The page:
“Well fed people can enhance their dignity, their health and their learning capacity. Putting resources into social programs is not expenditure. It is investment”, Luiz Inácio Lula da Silva, former President of Brazil
Finally the federal government has launched the long awaited National Nutrition Survey (NNS) 2011 in Islamabad in a high level ceremony where both the Federal Minister for Planning and Development and the Minister of State for Health Services Regulations and Coordination with the respective secretaries, representatives of the Provincial Governments and the Planning Commission of Pakistan, Donors, UN Agencies and civil society were present.
Findings of the NNS 2011 are depressing and clearly depicts how neglected the subject is in Pakistan. There has been no improvement in nutrition indicators for the last almost 4 decades and Minister Ahsan Iqbal rightly lamented the fact that the last decade following NNS 2001 has been totally lost as no tangible steps have been taken to improve the situation.
The NNS 2011 was the largest nutrition survey in the history of Pakistan conducted by the Agha Khan University’s Division of Women and Child Health, Ministry of Health and UNICEF with the financial support of AusAID and DFID. The NNS 2011 covered all provinces, Azad Jammu and Kashmir (AJK), Gilgit Baltistan and the Federally Administered Tribal Areas (FATA). This included 1,500 enumeration bocks (EBs)/villages and 30,000 households with a 49% urban and 51% rural distribution.
Results from the NNS 2011 indicated little change over the last decade in terms of core maternal and childhood nutrition indicators. With regard to micronutrient deficiencies, while iodine status had improved nationally, vitamin A status has had deteriorated and there had been little or no improvement in other indicators linked to micronutrient deficiencies.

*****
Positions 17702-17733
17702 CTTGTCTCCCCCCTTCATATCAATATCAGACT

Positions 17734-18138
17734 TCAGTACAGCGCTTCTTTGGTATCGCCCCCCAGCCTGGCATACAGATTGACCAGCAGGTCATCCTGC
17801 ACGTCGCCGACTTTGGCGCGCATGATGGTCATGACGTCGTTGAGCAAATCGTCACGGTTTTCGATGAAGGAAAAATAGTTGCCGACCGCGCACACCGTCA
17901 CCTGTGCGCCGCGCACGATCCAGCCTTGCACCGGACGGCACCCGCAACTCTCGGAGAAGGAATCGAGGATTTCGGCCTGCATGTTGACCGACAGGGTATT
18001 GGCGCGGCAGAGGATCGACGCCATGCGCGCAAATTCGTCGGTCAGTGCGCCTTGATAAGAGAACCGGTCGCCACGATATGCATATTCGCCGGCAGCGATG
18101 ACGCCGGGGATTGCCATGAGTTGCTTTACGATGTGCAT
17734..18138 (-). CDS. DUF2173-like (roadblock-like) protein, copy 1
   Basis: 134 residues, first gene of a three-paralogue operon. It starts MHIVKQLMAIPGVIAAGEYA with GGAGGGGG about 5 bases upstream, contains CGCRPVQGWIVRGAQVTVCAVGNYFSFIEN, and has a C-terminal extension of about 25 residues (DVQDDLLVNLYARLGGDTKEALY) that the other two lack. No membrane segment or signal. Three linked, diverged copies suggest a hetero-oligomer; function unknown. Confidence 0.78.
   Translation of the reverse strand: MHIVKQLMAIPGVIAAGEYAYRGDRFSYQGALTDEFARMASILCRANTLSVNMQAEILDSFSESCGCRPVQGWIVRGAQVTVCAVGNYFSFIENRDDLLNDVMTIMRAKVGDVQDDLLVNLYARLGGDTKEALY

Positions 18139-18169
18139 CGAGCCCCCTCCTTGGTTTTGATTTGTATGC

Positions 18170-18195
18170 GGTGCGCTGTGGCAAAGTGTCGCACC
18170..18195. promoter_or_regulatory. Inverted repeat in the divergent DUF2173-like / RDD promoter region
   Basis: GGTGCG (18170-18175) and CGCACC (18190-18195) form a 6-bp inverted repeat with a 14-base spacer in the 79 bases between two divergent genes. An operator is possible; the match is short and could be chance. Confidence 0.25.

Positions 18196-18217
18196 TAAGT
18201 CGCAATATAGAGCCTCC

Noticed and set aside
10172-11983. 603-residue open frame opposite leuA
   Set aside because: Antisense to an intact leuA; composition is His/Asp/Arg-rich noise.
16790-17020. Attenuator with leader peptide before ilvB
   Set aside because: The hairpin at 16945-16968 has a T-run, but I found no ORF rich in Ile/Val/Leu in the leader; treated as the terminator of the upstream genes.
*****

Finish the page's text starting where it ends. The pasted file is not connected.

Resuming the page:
The NNS 2011 revealed that the nutritional status has not changed much over the past decade. The anthropometry measurement of children under 5 revealed that 43.7% were stunted (too short for her/his age/low height for age) in 2011 as compared to 41.6% in 2001 NNS. Similarly, 15.1% children were wasted (weight that is too low for her/his height) compared to 14.3% in 2001. As per World Health Organization’s standards, a national average of 15% or above is labelled as an “EMERGENCY”.
The NNS 2011 indicates that stunting, wasting and micronutrient deficiencies are endemic in Pakistan. These are caused by a combination of dietary deficiencies; poor maternal and child health; a high burden of morbidity; and low micronutrient content in the soil, especially iodine and zinc. Most of these micronutrients have profound effects on immunity, growth and mental development. They may underline the high burden of morbidity and mortality among women and children in Pakistan.
Malnutrition plays a substantial role in Pakistan’s high child morbidity and mortality rates. Due to its correlation with infections, malnutrition in Pakistan currently threatens maternal and child survival and an estimated 35% of all under 5 deaths in the country are linked with malnutrition. It is imperative to respond to the situation if Pakistan has to be on track to achieve Millennium Development Goal (MDG) 4; about two third reduction in under 5 mortality.
More than 1.5 million children in Pakistan are currently suffering from acute malnutrition, making them susceptible to infectious diseases which may even lead to death. Long-term (chronic) malnutrition undermines both physical and mental development; nearly half of Pakistan’s children are chronically malnourished, and have their brain development and immune systems impaired, with life-long consequences.
Most of the irreversible damage due to malnutrition happens during conception and in the first 24 months of life meaning that risk begins from the day of conception to up to two years of age also referred to as the first 1000 days.